Therefore, I had a ton of data, though, I was unsure just how to put it into good use.

    • Daniel,

      That’s where experimenting comes in. Test, test, test and record your results. I found a lot of conflicting information like you did too and got frustrated. Whether that’s adsense strategies or driving traffic – experiment, and keep records. It will make a massive difference.

      - Alex

  17. Shil1978@HP says:

    Couldn’t agree with you more when you say, “action breeds results.” I’ve made this rookie mistake as well, where I’d spend time reading up things and then reading up some more, all of which is good, but the problem being I’d hardly get myself to do anything of significance in terms of “action.” Its not that I’ve learnt my lesson too – its just a bad habit that keeps following me. It is great to have a reminder article like this to help re-focus on what you should really be doing. Thanks for sharing!!

    • It’s all about the habits. I’ve made and broken tons of habits over the years… and I’d put this one at the top of my list.

      Hope it helps!

      Alex

  18. Joe Burnettt says:

    That was probably one of the greatest Pro Blogger posts ever written.

  19. Mike Carroll says:

    I find using FreeMind helps a lot with being able to organize my thoughts and therefore aid in being able to act those plans. Additionally, I can edit as I need and see which things are viable. Thanks for posting this as well! I found it equally as good!

    • Mike,

      I use Freemind too. Actually I use it to keep track of all of the facets of my blog — so when I begin running low on inspiration I whip out the mind map I made and then get a tea, some classical music, and start brainstorming. Pretty sweet tool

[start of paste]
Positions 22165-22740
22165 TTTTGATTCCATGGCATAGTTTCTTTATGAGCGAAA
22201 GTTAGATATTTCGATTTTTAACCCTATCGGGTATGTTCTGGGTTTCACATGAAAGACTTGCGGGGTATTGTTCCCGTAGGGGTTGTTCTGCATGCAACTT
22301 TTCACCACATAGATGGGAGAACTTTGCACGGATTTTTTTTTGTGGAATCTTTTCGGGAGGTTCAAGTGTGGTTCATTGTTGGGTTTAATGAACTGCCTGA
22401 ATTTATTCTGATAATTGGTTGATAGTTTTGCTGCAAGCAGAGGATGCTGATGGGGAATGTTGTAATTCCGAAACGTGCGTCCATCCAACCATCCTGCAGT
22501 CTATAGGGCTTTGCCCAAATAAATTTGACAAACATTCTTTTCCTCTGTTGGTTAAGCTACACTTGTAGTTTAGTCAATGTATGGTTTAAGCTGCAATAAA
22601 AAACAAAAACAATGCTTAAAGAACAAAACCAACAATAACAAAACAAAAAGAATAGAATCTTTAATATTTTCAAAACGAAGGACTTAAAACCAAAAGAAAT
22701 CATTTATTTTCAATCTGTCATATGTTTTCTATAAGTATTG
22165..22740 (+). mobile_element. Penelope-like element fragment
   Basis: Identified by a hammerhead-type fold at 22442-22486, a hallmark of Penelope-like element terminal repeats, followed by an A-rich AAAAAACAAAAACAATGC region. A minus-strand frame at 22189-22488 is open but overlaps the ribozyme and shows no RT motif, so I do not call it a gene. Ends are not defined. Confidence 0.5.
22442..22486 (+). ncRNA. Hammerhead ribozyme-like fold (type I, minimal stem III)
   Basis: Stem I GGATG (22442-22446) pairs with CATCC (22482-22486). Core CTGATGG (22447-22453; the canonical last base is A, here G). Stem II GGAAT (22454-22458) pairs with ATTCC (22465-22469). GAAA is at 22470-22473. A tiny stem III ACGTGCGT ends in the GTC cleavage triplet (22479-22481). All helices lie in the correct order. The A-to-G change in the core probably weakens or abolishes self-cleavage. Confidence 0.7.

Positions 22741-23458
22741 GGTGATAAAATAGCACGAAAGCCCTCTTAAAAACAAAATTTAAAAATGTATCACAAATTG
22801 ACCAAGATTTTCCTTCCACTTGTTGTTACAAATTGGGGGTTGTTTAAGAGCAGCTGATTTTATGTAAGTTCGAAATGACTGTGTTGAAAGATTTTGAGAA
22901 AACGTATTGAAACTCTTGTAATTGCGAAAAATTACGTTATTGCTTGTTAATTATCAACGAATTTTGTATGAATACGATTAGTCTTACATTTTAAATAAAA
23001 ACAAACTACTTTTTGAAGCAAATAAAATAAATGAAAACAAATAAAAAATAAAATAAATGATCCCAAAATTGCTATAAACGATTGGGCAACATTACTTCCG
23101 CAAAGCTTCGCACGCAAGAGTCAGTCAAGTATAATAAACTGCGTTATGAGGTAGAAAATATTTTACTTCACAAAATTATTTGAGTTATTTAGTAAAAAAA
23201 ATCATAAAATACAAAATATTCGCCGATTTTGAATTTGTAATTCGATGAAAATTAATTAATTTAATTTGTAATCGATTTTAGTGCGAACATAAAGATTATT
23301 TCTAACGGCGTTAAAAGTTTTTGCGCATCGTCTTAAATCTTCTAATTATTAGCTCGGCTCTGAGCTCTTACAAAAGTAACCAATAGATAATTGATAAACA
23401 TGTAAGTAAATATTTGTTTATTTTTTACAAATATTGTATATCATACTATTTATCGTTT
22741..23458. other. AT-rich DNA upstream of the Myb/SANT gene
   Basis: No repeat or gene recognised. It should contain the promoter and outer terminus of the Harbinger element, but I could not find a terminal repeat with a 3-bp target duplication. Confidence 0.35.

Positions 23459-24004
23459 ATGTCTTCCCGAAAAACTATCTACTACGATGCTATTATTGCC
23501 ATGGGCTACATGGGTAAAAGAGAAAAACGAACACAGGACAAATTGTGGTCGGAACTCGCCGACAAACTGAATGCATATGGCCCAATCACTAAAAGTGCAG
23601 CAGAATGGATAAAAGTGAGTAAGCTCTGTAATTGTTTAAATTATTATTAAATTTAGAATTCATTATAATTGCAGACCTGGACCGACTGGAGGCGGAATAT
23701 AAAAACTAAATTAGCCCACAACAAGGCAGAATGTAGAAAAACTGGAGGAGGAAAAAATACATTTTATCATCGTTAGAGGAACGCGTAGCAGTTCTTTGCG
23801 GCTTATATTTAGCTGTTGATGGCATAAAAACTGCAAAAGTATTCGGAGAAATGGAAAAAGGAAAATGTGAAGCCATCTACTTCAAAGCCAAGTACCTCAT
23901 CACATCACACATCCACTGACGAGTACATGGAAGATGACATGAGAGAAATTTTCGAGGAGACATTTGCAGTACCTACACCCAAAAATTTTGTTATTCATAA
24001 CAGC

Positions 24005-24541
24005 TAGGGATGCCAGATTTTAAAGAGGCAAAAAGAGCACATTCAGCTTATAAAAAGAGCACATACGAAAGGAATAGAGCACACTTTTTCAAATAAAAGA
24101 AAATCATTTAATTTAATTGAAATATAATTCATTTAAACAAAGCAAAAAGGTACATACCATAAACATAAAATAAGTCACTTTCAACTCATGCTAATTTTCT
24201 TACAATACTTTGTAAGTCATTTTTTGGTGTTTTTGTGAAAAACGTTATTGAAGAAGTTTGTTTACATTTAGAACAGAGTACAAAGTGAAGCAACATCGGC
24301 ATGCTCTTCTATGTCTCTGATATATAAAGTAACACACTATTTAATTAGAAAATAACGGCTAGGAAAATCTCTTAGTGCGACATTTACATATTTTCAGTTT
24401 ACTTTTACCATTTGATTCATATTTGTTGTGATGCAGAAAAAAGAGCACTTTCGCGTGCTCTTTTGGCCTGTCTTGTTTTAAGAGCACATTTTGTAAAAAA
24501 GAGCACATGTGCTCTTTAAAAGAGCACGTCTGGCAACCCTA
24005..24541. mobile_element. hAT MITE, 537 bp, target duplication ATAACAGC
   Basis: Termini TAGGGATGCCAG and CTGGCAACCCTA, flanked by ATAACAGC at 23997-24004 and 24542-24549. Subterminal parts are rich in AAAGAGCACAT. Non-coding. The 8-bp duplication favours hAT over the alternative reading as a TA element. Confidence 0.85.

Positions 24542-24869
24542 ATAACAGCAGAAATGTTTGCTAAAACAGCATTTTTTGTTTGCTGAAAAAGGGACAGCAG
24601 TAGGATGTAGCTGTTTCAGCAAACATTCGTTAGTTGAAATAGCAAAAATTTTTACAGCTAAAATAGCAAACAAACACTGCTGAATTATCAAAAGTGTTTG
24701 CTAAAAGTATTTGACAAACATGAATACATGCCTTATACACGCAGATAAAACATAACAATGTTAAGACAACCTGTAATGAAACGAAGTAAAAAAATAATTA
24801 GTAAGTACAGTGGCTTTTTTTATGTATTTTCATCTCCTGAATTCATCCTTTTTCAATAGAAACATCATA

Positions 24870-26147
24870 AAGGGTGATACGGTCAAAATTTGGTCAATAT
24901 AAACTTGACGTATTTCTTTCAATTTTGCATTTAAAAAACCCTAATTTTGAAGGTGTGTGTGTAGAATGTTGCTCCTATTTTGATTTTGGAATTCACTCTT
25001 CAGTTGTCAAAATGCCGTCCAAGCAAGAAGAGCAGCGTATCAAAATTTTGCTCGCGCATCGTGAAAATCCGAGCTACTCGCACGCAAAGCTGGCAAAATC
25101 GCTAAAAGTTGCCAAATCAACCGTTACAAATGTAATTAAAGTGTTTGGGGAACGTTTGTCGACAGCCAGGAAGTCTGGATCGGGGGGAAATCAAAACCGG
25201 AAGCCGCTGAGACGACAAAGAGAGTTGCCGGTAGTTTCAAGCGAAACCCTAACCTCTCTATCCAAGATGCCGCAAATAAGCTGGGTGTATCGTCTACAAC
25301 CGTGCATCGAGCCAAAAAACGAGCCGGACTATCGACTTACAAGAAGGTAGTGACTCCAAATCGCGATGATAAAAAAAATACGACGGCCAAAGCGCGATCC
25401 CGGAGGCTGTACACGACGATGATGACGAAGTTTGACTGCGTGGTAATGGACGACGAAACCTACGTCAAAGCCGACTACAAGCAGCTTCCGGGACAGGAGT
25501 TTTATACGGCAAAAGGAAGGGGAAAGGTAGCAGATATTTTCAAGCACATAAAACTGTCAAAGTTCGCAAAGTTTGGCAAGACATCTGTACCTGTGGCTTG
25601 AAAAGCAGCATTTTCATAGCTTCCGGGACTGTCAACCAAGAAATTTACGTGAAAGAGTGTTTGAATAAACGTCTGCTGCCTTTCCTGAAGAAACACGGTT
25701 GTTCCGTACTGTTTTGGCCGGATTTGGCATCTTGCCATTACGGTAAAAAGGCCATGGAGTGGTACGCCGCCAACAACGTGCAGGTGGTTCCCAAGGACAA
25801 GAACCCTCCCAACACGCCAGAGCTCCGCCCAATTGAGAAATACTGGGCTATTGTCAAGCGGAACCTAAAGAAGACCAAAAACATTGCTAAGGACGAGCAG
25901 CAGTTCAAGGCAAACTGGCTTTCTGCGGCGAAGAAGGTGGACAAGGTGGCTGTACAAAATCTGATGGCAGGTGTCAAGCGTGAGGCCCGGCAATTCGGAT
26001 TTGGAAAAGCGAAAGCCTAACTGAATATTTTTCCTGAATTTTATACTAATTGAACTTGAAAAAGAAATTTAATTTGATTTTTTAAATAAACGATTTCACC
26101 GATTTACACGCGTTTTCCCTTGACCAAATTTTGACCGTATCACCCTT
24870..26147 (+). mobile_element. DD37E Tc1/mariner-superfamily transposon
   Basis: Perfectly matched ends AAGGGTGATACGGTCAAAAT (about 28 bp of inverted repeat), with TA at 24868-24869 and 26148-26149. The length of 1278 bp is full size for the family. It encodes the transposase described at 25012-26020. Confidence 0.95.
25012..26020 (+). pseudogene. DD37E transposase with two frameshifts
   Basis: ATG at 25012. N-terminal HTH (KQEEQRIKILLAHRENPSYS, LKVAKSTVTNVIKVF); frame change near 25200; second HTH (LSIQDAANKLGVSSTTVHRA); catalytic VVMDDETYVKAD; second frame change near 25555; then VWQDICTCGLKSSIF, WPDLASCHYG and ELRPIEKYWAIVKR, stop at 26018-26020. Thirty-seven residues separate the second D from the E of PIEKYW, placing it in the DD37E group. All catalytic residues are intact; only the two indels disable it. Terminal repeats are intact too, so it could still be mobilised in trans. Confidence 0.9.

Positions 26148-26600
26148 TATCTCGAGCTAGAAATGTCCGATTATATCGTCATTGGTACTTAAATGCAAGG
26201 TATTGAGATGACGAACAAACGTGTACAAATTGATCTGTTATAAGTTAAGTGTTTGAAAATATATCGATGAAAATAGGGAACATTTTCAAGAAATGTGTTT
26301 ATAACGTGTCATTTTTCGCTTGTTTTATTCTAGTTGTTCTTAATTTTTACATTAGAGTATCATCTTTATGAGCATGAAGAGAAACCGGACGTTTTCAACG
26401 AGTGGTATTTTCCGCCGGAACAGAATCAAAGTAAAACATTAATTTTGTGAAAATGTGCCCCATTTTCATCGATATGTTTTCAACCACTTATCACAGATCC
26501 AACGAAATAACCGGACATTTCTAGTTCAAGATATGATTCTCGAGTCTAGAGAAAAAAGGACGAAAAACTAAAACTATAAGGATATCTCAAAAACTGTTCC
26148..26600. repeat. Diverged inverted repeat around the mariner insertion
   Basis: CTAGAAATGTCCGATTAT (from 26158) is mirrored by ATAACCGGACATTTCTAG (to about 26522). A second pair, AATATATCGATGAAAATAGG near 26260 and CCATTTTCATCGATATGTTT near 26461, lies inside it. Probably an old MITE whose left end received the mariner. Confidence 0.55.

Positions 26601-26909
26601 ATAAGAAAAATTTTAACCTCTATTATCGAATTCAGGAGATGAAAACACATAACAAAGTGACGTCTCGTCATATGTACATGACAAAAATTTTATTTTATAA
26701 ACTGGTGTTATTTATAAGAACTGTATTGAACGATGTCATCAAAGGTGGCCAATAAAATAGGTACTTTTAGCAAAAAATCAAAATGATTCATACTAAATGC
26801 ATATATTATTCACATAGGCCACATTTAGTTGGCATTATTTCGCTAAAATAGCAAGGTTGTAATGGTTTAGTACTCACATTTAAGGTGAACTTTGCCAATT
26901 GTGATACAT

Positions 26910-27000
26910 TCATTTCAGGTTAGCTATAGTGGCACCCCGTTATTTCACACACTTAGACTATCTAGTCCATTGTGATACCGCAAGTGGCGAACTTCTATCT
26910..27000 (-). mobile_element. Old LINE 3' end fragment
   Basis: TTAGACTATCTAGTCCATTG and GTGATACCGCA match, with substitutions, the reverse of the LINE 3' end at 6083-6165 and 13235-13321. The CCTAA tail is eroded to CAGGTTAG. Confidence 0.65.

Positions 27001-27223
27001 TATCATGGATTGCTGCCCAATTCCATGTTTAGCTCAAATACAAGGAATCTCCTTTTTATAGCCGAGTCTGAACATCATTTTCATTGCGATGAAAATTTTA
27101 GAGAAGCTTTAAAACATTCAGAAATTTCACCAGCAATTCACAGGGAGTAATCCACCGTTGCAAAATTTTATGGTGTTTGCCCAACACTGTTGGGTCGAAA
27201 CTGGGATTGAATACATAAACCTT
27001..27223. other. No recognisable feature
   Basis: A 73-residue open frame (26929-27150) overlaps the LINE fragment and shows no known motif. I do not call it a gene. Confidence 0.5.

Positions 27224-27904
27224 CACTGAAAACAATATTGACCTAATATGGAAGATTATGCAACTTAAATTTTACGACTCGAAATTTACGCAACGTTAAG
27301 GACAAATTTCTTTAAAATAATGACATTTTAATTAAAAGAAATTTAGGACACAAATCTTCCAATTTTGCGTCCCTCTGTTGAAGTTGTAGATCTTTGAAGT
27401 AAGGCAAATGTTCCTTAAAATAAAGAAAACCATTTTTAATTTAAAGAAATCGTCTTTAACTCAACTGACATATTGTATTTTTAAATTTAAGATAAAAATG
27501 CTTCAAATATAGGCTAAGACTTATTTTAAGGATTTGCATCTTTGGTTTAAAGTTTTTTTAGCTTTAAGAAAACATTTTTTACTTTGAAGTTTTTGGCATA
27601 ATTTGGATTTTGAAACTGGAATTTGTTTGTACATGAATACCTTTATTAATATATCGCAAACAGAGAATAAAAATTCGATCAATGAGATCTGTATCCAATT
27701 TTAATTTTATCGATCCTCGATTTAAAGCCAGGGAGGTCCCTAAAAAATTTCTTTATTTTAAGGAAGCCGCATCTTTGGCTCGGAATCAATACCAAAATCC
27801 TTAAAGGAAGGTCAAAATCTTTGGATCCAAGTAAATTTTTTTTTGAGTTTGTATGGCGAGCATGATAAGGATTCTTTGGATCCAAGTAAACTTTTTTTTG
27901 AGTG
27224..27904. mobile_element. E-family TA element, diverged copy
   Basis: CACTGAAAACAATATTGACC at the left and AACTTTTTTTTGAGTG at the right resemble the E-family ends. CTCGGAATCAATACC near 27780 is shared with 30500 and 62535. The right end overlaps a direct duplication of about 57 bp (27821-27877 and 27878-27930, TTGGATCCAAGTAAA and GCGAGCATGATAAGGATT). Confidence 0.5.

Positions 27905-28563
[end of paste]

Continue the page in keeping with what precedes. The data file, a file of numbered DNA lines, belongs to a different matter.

- Alex

  20. Robby G says:

    I think I have the opposite problem–I don’t spend enough time doing research and am eager to jump into the project and then I HAVE to learn as I go along. This forces me to make lots of mistakes which I could have averted if I did my research. I’m trying to teach myself to pace myself and be patient and do research before I begin a project. Nonetheless I always get my stuff done, that’s a general rule for me: Once you’ve begun something make sure to always finish.

    • Robby – I think both ways need their yin and yang you know?

      I’m starting to become more of a fan of the “jump in with minimal research and learn by experience” but it’s contrary to my nature. I admit it, I’m an over researcher.

      And amen to starting something you finish. Set a goal and achieve it no matter what.

      - Alex

  21. Such simple but great advice. I think it applies to a lot of things too. I write a food blog and often spend way too much time ‘researching’ recipes. I have more saved than I could ever cook so if I actually spend the time cooking I’d have much more content for my blog.

    I like the idea of having smaller plans too. I tend to get overwhelmed by one big plan and avoid actioning it but one-step-at-a-time is something I’m good at!

    • Claire — yeah that’s the irony of food blogs too. There are so many recipes (and you can post recipes) but when you try the recipe itself you can share the experience.

      - Alex

  22. Sierra says:

    Where was this like a year ago? Seriously. My one coworker and I basically sit around all day talking about how we’re going to start blogging for real and get out of our shitty, shitty job. We never do it. I’m saving this forever. Thank you.